Crime, Guilt, and Innocence
The theme of crime, guilt, and innocence is explored throughout the novel largely through the characters of the convicts and the criminal lawyer Jaggers. From the handcuffs Joe mends at the smithy to the gallows at the prison in London, the imagery of crime and criminal justice pervades the book, becoming an important symbol of Pip’s inner struggle to reconcile his own inner moral conscience with the institutional justice system. In general, just as social class becomes a superficial standard of value that Pip must learn to look beyond in finding a better way to live his life, the external trappings of the criminal justice system (police, courts, jails, etc.) become a superficial standard of morality that Pip must learn to look beyond to trust his inner conscience. Magwitch, for instance, frightens Pip at first simply because he is a convict, and Pip feels guilty for helping him because he is afraid of the police. By the end of the book, however, Pip has discovered Magwitch’s inner nobility, and is able to disregard his external status as a criminal. Prompted by his conscience, he helps Magwitch to evade the law and the police. As Pip has learned to trust his conscience and to value Magwitch’s inner character, he has replaced an external standard of value with an internal one.
More main ideas from Great Expectations
Great Expectations Theme EssayGet Your
Starting at Just $13.90 a page
Great Expectations by Charles Dickens tells a story of a young boy named Pip who grew up in a lower class but slowly finds himself transforming into society’s view of a ‘gentleman’ in order to gain the approval of Estella. Throughout the Novel many characters, such as Joe, Estella, and Magwitch provide Pip with a very important lesson; Your true friends will love and care for you no matter what happens or how much wrong you do to them. This life lesson Pip learns is one of the most important themes in Great Expectations. Pip originally started out as a poor young uneducated boy.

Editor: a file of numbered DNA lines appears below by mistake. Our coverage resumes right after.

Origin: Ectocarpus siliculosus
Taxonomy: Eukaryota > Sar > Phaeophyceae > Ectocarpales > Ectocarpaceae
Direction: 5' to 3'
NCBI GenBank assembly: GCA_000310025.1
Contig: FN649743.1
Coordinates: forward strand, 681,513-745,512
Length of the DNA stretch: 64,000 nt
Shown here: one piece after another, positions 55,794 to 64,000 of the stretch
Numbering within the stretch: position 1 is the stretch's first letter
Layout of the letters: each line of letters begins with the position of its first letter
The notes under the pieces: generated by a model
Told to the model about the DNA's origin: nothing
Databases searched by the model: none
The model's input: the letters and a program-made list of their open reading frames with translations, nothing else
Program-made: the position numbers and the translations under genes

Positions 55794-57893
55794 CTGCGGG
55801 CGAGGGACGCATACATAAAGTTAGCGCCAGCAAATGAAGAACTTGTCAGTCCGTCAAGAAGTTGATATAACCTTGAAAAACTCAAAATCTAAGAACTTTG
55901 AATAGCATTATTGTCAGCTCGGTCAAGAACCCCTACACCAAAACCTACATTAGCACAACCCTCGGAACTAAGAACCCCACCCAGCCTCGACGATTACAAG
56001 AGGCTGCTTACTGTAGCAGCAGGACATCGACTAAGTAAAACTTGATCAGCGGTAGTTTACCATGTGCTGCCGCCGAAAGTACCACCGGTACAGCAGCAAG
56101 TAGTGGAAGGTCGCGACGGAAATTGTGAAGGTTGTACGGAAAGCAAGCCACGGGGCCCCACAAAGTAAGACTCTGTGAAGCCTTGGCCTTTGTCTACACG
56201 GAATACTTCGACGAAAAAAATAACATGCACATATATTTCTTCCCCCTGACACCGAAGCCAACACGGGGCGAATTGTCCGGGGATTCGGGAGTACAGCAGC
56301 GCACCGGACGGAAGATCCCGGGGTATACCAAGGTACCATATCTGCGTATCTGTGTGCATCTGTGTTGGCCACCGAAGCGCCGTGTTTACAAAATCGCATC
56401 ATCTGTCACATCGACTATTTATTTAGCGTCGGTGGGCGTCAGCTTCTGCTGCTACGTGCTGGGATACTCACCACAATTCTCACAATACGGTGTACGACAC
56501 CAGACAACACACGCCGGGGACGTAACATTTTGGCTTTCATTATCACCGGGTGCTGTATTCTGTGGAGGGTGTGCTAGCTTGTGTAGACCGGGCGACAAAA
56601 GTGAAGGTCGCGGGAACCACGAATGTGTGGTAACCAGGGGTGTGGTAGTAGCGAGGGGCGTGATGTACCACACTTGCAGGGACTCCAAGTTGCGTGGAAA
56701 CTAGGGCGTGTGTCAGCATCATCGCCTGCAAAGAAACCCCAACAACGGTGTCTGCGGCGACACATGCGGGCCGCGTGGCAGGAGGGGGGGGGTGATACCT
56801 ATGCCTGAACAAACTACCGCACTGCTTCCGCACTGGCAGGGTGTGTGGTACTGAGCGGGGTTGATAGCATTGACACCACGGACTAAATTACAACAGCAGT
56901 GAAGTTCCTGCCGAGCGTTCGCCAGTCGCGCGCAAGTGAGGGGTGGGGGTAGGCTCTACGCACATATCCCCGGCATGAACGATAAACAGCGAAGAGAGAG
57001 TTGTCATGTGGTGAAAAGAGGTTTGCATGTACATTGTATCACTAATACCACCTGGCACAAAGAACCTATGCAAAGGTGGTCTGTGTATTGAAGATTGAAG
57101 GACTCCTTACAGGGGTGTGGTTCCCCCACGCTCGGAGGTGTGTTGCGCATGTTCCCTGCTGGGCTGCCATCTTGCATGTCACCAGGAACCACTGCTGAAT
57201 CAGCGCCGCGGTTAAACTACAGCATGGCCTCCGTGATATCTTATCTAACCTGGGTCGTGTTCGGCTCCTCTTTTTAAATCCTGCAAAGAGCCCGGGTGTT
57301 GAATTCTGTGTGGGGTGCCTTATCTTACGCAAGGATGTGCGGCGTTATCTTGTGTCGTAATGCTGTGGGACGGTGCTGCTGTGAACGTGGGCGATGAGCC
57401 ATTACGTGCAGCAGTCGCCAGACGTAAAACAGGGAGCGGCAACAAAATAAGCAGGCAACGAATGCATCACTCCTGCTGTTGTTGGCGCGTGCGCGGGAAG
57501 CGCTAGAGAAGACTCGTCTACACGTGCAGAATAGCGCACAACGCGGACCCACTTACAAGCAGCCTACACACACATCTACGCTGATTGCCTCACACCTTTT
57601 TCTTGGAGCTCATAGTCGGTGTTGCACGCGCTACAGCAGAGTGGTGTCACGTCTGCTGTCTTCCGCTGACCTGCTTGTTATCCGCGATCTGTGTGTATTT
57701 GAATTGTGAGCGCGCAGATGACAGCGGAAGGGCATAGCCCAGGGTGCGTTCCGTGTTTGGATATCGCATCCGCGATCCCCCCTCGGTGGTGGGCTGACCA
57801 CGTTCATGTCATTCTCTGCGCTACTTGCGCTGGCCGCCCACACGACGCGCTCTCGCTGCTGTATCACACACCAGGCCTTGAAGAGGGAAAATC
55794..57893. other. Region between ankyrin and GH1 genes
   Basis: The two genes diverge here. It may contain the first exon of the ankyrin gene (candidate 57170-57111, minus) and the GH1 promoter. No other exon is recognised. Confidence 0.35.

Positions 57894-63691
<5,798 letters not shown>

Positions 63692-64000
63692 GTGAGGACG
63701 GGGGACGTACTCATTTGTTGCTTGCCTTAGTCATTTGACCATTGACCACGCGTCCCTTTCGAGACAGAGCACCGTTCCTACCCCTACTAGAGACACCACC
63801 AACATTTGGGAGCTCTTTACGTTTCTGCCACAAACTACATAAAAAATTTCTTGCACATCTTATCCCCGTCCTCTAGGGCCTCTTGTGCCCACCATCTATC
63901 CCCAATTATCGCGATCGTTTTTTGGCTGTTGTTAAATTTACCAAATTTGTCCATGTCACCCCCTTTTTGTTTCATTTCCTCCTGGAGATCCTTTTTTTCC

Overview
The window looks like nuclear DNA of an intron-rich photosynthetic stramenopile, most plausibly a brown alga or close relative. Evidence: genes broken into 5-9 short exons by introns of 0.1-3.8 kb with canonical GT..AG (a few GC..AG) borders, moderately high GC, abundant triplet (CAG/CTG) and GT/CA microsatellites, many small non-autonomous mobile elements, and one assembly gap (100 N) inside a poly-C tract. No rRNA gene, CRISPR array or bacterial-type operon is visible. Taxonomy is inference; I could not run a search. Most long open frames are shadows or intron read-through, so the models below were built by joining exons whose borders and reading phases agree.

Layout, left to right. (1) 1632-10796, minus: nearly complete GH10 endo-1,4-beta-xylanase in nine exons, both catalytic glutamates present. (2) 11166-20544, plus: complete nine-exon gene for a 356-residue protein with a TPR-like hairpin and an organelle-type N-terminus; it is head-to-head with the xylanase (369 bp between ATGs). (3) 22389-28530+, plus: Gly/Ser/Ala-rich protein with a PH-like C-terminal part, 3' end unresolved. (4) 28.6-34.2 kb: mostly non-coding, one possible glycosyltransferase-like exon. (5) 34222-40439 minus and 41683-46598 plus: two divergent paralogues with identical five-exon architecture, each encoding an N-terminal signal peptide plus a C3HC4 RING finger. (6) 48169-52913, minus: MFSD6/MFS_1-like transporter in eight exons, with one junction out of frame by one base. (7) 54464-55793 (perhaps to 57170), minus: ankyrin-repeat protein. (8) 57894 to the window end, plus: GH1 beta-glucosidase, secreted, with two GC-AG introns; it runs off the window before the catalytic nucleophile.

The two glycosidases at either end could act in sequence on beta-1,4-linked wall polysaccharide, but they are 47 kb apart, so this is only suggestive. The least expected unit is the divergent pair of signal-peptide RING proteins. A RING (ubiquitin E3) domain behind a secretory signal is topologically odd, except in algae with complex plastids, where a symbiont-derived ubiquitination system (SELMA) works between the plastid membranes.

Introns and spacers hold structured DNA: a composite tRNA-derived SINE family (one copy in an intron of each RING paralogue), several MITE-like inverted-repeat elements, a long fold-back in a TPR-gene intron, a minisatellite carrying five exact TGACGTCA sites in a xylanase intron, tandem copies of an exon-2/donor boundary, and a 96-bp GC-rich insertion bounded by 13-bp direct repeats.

Yet even with Pip being such he had people that loved him through it all. Joe even tells Pip that “You and me is always friends, and I’d be the last to tell upon you, anytime. ”( Dickens, 12). Though Joe himself is also very uneducated, it is clear him and Pip have a strong relationship. They have each others back through the think and the thin. As Joe himself even stated “he would be the last to tell upon” (Dickens, 12) him. Several times throughout the novel it is shown that Pip and Joe have each others back. One example is the fact that the two helped each other out anytime Mrs.
Joe was in a bad mood. When Joe walks into the kitchen “Mrs. Joe darted a look at him, and when her eyes were withdrawn, secretly crossed two forefingers and exhibited them to me, as to our token that Mrs. Joe was in a cross temper. ”(Dickens, 22) By crossing his two fore fingers and warning Pip, Joe is looking out for him. He warns Pip Mrs. Joe is not in the best mood and to be careful so he does not get beat. Joe is a really good example of what a true friend should be in the fact that he looks out from Pip from the very beginning.
Even at the novels end, after Pip turning his back on Joe, Joe still shows his kindness and love for Pip by Nursing him back to health, paying his debts, and apologizing for not being able to stop Pips sister from beating him. He even tells Pip “Which dear old Pip, old chap… you and me was ever friends. And when you’re well enough to go out for a ride – what larks! ” (Dickens, 446) whenever Pip pleads Joe to be angry at him. He could not believe that Joe would still show him such kindness after he abandoned Joe and treated him Poorly just because Joe was not educated or in the upper class.
How Joe treats Pip shows unconditional love and friendship and is a perfect example of how a true friend should act. When Pip first meets Estella he is automatically infatuated. He wanted to be with her but she refuses to even consider him because when she first meets him he is no one important, just a common class boy. Estella tells Pip she could never love him because she is not capable of love. Though she does care for Pip in some way since she warns him that she is not capable of falling in love but he can not help but be head over heels for her.